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Part II Bilateral and Regional Trade Agreements, Ch.8 North American Trade: NAFTA and US-Caused Global Trade Tensions

Robert Brookfield, Lori Di Pierdomenico

From: The Oxford Handbook of International Trade Law (2e) (2nd Edition)

Edited By: Daniel Bethlehem, Donald McRae, Rodney Neufeld, Isabelle Van Damme

From: Oxford Public International Law (http://opil.ouplaw.com). (c) Oxford University Press, 2023. All Rights Reserved.date: 20 April 2024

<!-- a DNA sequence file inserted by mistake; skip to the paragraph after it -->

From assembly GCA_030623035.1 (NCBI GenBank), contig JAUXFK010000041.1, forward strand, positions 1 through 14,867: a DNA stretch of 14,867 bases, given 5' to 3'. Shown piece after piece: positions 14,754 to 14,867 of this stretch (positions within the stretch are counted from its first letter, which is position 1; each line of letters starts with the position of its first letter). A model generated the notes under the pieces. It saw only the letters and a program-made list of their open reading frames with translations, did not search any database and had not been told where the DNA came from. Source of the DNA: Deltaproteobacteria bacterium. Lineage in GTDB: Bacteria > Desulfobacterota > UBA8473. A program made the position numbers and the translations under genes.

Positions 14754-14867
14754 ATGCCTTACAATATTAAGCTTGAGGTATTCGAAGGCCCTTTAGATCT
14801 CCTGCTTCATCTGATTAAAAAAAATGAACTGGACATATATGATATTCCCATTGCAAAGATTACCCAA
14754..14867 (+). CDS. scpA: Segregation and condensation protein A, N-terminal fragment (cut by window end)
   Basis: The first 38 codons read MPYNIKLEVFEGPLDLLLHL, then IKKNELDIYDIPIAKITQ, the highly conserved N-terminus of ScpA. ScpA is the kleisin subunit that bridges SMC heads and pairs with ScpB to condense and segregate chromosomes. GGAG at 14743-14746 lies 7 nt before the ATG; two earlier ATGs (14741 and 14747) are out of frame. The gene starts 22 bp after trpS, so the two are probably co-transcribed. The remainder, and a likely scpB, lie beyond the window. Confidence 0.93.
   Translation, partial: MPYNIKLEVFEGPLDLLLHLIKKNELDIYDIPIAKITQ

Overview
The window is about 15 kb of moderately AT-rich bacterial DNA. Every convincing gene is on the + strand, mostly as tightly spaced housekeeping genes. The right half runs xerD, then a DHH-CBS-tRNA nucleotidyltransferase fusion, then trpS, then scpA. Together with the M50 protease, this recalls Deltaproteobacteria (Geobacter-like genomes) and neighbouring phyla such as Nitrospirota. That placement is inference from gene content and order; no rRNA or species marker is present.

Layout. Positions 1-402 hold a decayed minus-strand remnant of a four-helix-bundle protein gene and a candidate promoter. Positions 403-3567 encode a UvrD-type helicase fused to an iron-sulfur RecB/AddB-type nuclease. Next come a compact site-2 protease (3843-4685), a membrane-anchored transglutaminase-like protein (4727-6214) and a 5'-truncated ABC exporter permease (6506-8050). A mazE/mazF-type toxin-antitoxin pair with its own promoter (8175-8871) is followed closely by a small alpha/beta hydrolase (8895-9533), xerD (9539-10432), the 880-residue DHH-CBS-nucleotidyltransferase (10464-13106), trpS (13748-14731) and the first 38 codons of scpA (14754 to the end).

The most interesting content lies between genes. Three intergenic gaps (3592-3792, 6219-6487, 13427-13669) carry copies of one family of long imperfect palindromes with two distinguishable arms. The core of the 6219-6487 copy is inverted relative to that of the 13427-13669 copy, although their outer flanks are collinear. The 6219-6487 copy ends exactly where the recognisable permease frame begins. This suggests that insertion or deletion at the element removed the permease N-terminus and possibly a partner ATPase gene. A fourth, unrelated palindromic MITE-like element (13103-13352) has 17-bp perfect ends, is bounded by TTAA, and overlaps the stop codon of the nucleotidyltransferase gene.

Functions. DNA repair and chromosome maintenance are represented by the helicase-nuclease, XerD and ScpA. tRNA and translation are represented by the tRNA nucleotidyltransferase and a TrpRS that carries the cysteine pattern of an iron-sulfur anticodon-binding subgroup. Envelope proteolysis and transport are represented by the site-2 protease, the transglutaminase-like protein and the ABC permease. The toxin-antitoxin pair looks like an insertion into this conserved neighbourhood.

On 16 August 2017, Canada, the United States, and Mexico officially launched the ‘re-negotiation’ of the NAFTA, which up until that point had presided over nearly a quarter century of North American trade. US President Trump made it clear that unless drastic changes were made to it, the US would withdraw from the NAFTA. In some respects, it had become clear that an agreement first implemented during the pre-digitalized age, and well-before issues like environment and labour standards were comprehensively addressed within FTAs, was badly in need of changes and modernization. Given its dissatisfaction with the agreement and other issues, the United States was engaging in the politics of breakdown in the rule of law to force change. Once the dust had settled and the new agreement in place, however, it was remarkable in that despite the ringing criticisms, it was clear the NAFTA was mostly left in place, but with a few key improvements, updates, and additions to signal a revised commitment of the Parties to North American trade.

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